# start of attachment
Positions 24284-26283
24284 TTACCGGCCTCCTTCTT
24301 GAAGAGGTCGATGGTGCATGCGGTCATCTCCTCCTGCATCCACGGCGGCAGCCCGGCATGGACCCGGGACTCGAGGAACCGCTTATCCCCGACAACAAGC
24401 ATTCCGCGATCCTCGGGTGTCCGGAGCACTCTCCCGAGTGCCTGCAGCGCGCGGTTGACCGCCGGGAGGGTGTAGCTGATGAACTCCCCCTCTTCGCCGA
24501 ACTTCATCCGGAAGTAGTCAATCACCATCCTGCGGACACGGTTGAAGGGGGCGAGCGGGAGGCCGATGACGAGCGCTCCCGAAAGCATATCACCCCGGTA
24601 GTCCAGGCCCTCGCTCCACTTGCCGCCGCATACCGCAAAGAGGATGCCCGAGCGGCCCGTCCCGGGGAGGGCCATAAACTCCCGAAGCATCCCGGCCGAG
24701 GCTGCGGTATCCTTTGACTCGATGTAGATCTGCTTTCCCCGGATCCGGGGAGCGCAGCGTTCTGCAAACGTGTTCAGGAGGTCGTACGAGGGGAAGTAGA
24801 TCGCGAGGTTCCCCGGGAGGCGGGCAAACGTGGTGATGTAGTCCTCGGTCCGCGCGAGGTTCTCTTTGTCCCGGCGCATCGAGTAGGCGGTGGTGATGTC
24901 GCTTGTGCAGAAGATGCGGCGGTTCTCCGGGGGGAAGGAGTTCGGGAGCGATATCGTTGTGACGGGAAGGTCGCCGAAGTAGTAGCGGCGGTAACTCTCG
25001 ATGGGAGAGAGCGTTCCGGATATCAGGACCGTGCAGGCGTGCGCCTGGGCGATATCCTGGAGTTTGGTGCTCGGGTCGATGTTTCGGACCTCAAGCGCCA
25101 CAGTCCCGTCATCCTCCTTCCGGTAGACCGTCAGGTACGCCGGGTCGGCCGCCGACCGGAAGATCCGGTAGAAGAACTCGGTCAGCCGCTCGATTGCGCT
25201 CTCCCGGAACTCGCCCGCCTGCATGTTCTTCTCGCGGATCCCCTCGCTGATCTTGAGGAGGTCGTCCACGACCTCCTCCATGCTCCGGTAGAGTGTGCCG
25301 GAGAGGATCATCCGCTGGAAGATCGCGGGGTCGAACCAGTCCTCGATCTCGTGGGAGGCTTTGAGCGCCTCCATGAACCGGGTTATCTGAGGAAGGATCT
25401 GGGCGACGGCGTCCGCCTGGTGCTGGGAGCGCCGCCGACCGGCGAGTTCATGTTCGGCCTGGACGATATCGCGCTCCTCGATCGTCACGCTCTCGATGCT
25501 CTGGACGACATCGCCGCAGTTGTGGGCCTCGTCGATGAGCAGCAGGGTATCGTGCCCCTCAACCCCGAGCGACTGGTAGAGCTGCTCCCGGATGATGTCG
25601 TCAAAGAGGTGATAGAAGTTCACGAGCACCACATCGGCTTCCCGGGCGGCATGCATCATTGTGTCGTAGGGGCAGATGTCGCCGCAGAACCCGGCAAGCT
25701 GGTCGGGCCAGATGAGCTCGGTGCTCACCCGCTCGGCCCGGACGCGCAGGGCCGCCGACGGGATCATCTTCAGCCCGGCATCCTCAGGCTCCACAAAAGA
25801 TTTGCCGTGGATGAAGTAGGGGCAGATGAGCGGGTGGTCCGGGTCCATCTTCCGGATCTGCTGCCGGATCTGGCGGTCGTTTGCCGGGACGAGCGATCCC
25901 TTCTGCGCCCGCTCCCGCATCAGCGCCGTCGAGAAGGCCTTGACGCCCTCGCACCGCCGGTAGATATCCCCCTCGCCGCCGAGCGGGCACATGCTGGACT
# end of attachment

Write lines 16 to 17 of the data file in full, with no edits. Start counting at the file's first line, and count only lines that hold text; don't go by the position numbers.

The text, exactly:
25601 TCAAAGAGGTGATAGAAGTTCACGAGCACCACATCGGCTTCCCGGGCGGCATGCATCATTGTGTCGTAGGGGCAGATGTCGCCGCAGAACCCGGCAAGCT
25701 GGTCGGGCCAGATGAGCTCGGTGCTCACCCGCTCGGCCCGGACGCGCAGGGCCGCCGACGGGATCATCTTCAGCCCGGCATCCTCAGGCTCCACAAAAGA